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SpaceX swaps Falcon 9 rocket flights, landing test next up

Irene Klotz, Spaceflight Correspondent
Mar 24, 2015, 3:15 UTC

Sen—Space Exploration Technologies is swapping its next two Falcon 9 missions as technicians resolve a potential issue involving bottles that hold helium to pressurize the rockets’ fuel tanks.

The schedule shift means a cargo resupply run for NASA will take place before launch of the first communications satellite for Turkmenistan. Built by Thales Alenia Space, TurkmenAlem/MonacoSAT had been targeted for launch from Cape Canaveral Air Force Station on Mar. 21, but the company decided to postpone the flight to replace the helium bottles.

“There were no specific issues with the helium bottles on the Thales vehicle or at the factory,” SpaceX spokesman John Taylor wrote in an email.

“However, during stress testing helium bottles of a similar lot, we identified a potential condition that could be shared with those on board the Thales vehicle. While it’s unlikely that the flight helium bottles would have encountered an issue during the mission, out of an abundance of caution, we have opted to replace a few of the flight bottles,” he said.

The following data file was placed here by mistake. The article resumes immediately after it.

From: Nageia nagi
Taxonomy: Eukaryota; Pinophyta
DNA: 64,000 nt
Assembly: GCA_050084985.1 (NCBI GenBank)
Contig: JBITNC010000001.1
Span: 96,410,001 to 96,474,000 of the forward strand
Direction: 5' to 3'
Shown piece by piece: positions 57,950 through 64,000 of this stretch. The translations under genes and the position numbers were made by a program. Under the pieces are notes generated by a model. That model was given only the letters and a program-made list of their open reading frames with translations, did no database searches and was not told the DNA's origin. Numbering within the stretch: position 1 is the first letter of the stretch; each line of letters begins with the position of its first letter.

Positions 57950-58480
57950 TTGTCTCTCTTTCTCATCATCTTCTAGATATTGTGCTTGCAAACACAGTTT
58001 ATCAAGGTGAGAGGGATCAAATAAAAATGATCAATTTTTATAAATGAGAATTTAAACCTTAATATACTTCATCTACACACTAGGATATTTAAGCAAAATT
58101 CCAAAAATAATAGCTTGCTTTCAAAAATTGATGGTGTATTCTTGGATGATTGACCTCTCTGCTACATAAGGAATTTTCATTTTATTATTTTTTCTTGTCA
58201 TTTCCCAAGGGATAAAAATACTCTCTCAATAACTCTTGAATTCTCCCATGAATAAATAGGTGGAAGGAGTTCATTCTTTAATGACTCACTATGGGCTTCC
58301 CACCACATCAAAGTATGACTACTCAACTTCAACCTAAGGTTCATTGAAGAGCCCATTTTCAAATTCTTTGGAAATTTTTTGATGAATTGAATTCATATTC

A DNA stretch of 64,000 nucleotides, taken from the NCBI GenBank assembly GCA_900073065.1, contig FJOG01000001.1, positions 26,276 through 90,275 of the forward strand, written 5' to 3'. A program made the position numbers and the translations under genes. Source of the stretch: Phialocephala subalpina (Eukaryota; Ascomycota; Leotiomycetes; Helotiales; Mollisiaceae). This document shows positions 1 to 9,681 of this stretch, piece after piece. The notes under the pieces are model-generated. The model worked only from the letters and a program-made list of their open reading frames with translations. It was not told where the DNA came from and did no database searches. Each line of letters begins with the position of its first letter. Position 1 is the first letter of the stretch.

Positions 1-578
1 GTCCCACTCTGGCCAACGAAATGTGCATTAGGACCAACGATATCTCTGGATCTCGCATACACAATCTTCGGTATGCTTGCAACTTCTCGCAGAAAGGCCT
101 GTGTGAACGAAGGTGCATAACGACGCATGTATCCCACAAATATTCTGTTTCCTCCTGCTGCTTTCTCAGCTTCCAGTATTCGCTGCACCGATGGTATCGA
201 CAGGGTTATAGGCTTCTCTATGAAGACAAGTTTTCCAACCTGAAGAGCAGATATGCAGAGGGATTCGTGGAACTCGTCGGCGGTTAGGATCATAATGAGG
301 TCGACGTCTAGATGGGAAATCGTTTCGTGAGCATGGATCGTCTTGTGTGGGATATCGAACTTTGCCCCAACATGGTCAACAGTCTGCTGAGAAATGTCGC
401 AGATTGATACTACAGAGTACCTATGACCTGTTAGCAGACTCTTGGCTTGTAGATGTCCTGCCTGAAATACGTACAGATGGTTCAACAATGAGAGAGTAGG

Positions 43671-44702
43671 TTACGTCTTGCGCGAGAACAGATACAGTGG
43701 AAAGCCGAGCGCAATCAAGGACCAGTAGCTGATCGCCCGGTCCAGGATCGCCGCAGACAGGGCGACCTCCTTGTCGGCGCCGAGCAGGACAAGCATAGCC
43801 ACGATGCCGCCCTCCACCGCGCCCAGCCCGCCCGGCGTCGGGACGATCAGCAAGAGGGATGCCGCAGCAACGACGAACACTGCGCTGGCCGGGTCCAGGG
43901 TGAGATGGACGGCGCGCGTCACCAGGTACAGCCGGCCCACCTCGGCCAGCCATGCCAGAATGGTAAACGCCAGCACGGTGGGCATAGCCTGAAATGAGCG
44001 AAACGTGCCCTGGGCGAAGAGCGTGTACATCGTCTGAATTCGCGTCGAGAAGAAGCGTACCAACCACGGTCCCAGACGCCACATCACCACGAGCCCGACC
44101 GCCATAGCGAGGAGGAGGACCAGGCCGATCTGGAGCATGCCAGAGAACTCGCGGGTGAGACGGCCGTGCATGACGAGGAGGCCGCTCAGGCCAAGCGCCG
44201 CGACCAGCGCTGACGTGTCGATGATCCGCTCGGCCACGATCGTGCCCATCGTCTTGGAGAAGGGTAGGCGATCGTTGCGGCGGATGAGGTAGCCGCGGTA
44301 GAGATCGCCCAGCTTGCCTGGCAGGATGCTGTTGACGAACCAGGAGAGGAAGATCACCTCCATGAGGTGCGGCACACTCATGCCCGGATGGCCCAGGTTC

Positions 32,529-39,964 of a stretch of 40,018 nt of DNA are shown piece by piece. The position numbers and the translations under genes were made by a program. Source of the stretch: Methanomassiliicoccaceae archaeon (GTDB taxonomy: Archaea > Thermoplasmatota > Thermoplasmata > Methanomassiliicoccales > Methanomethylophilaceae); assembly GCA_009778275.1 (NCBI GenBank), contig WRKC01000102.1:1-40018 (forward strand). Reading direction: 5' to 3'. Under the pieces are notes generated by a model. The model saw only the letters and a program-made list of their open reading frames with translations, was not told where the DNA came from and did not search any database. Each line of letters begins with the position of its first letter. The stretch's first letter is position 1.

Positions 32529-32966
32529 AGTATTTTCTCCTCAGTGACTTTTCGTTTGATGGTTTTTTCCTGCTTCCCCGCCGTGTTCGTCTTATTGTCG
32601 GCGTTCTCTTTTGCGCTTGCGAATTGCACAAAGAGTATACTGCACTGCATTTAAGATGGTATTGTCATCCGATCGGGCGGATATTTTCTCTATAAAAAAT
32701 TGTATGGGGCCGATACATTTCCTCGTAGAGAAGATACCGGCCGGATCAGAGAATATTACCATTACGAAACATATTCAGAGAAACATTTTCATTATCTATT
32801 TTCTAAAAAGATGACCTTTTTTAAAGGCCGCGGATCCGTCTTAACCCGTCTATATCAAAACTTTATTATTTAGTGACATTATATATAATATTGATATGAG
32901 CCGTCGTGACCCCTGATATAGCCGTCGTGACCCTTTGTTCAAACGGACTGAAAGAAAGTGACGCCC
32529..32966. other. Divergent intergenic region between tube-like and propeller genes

The delay means SpaceX will proceed with a previously planned early April launch to deliver a Dragon cargo capsule to the International Space Station for NASA. That rocket will have enough fuel after delivering the cargo ship into low-Earth orbit for a series of braking burns for a landing attempt on a platform in the ocean. Launch is targeted for Apr. 10.

The Falcon 9 rocket that needs to deliver the Turkmenistan satellite to a higher orbit will not have the reserves for a landing attempt.

SpaceX expects to debut a more powerful version of its Falcon booster this year so that the rockets can be recovered after all, or nearly all, of their missions.

SpaceX hopes to double its six-flight 2014 launch record this year. The company also plans to squeeze in two tests of the launch abort system being developed for its passenger Dragon spaceship.

The first test, which will not need a Falcon booster, which will take place from the same launch pad in Florida that the company uses for operational missions, so it will have to be worked in as the schedule allows.

The second launch abort test, using a Falcon rocket to loft a practice Dragon capsule to higher altitudes, is slated for later this year from Vandenberg Air Force Base in California.